When an encrypted data storage media 124 a, . . . 124 n is to be read, the data storage drive 120 a . . . 120 n sends the protected key read from the data storage media to the key manager 162 a . . . 162 n, along with the request to retrieve tire key needed to read the data storage media 124 a . . . 124 n. The key manager 162 a . . . 162 n unwraps (decrypts) the wrapped (protected) key to access the secret key and then rewraps (encrypts) this secret key with another key for secure data transfer back to the data storage drive 120 a . . . 120 n (only readable by the data storage drive 120 a . . . 120 n), where the rewrapped key is then unwrapped to access the secret key, which is used to decrypt the data stored on the data storage media 124 a . . . 124 n. The key manager 162 a . . . 162 n allows protected keys to be re-encrypted using different keys (e.g. different RSA keys) from the original ones that were used. The key data 164 a . . . 164 n may each be described as a key store of keys used to create (encrypt) or unwrap (decrypt) the protected key. Also, the key data 164 may be described as including version information, an identifier of the proper keys to use in interpreting key data, and the encrypted encryption keys (which are also referred to as protected keys).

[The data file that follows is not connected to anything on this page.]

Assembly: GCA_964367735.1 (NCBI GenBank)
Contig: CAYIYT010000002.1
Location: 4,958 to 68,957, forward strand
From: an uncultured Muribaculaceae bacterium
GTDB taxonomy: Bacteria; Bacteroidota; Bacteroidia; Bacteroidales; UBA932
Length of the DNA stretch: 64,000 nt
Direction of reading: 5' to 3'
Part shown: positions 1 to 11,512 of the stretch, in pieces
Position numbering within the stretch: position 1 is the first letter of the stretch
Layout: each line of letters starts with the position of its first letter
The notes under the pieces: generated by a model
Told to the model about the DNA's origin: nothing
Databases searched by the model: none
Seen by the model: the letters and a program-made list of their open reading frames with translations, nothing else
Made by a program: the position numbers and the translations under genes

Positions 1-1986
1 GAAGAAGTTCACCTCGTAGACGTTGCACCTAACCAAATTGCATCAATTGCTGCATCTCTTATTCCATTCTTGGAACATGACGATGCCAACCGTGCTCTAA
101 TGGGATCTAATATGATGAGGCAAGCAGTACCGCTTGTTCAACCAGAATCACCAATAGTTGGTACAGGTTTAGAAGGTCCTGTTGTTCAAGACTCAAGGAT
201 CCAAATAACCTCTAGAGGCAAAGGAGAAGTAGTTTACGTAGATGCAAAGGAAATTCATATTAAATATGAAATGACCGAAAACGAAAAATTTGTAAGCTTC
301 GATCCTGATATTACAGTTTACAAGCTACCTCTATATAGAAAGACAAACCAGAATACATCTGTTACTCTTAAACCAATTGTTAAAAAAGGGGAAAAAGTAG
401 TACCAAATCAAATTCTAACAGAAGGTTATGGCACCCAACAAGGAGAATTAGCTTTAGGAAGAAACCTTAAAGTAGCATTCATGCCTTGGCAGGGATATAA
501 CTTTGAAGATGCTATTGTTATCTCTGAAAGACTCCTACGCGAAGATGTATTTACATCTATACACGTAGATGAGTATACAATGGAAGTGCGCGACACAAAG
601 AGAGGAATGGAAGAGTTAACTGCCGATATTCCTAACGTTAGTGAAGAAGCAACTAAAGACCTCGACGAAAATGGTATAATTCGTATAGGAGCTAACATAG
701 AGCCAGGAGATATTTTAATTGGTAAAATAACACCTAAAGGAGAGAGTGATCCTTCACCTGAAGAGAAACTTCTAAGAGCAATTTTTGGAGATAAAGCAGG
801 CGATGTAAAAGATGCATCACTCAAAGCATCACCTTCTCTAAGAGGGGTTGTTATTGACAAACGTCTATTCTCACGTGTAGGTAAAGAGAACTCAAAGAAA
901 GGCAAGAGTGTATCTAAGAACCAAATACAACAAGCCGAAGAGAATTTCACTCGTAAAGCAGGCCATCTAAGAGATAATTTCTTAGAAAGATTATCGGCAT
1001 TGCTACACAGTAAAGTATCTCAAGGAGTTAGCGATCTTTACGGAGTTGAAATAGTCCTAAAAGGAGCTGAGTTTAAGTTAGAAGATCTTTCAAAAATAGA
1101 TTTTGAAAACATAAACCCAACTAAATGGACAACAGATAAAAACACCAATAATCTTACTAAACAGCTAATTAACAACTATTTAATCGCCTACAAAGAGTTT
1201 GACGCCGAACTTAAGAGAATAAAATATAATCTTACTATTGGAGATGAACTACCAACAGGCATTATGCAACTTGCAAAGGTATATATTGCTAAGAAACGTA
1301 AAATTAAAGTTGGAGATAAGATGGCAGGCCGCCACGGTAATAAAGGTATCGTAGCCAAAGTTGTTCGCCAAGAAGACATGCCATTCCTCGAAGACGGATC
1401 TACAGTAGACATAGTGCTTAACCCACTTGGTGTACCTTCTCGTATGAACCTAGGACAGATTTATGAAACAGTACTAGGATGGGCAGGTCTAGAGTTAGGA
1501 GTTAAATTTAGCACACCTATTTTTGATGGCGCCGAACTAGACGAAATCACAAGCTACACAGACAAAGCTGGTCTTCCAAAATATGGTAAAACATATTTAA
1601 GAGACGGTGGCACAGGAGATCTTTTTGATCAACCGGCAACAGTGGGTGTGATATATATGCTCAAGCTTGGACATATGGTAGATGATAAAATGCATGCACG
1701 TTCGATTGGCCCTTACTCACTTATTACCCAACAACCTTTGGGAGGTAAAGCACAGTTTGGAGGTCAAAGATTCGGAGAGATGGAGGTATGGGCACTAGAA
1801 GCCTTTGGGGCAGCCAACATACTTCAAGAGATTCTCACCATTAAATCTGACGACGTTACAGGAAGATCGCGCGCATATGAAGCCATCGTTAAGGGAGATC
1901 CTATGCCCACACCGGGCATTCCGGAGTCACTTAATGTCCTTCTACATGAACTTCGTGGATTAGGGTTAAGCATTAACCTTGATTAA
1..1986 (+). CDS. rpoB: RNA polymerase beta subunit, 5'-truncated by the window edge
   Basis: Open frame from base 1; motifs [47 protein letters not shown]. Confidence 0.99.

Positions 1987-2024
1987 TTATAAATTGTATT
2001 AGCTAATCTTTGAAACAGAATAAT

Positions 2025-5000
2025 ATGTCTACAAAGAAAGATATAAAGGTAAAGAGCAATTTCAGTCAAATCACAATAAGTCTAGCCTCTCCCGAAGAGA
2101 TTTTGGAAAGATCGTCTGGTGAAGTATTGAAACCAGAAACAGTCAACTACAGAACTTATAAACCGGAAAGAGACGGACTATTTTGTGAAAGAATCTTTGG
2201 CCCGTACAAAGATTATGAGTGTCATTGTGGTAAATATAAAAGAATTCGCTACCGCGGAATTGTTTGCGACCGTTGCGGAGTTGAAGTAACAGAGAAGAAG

FIG. 1B illustrates details of a computing architecture in accordance with certain alternative embodiments. In FIG. 1B, each data storage drive 120 a . . . 120 n includes a key server selector 142 a . . . 142 n. Also in FIG. 1B, each data storage drive 120 a . . . 120 n stores (or is programmed with) or is able to access unique identifiers (e.g. Internet Protocol (IP) addresses) 144 a . . . 144 n of key servers 160 a . . . 160 n. The unique identifiers 144 a . . . 144 n are illustrated in boxes with dashed lines to indicate that they are optionally stored in the data storage drive 120 a . . . 120 n. In certain embodiments, each data storage drive 120 a . . . 120 n includes the IP address of each key server 160 a . . . 160 a In alternative embodiments, each data storage drive 120 a . . . 120 n includes some subset of the IP addresses of all of the key servers 160 a . . . 160 n.

In FIG. 1B, each data storage drive 120 a . . . 120 n is connected to one or more key servers 160 a . . . 160 n. Each key server 160 a . . . 160 n includes a key manager 162 a . . . 162 n and key data 164 a . . . 164 n. In FIG. 1B, although the data storage drives 120 a . . . 120 n in the automated data storage library 100 are illustrated as being directly connected to the one or more key servers 160 a . . . 160 n, the data storage drives 120 a . . . 120 n may be connected to proxy servers (not shown) that are connected to the one or more key sewers 160 a . . . 160 n. In embodiments using proxy servers, the proxy servers may act as proxies for the data storage drives 120 a . . . 120 n and/or the data storage drive pools 122.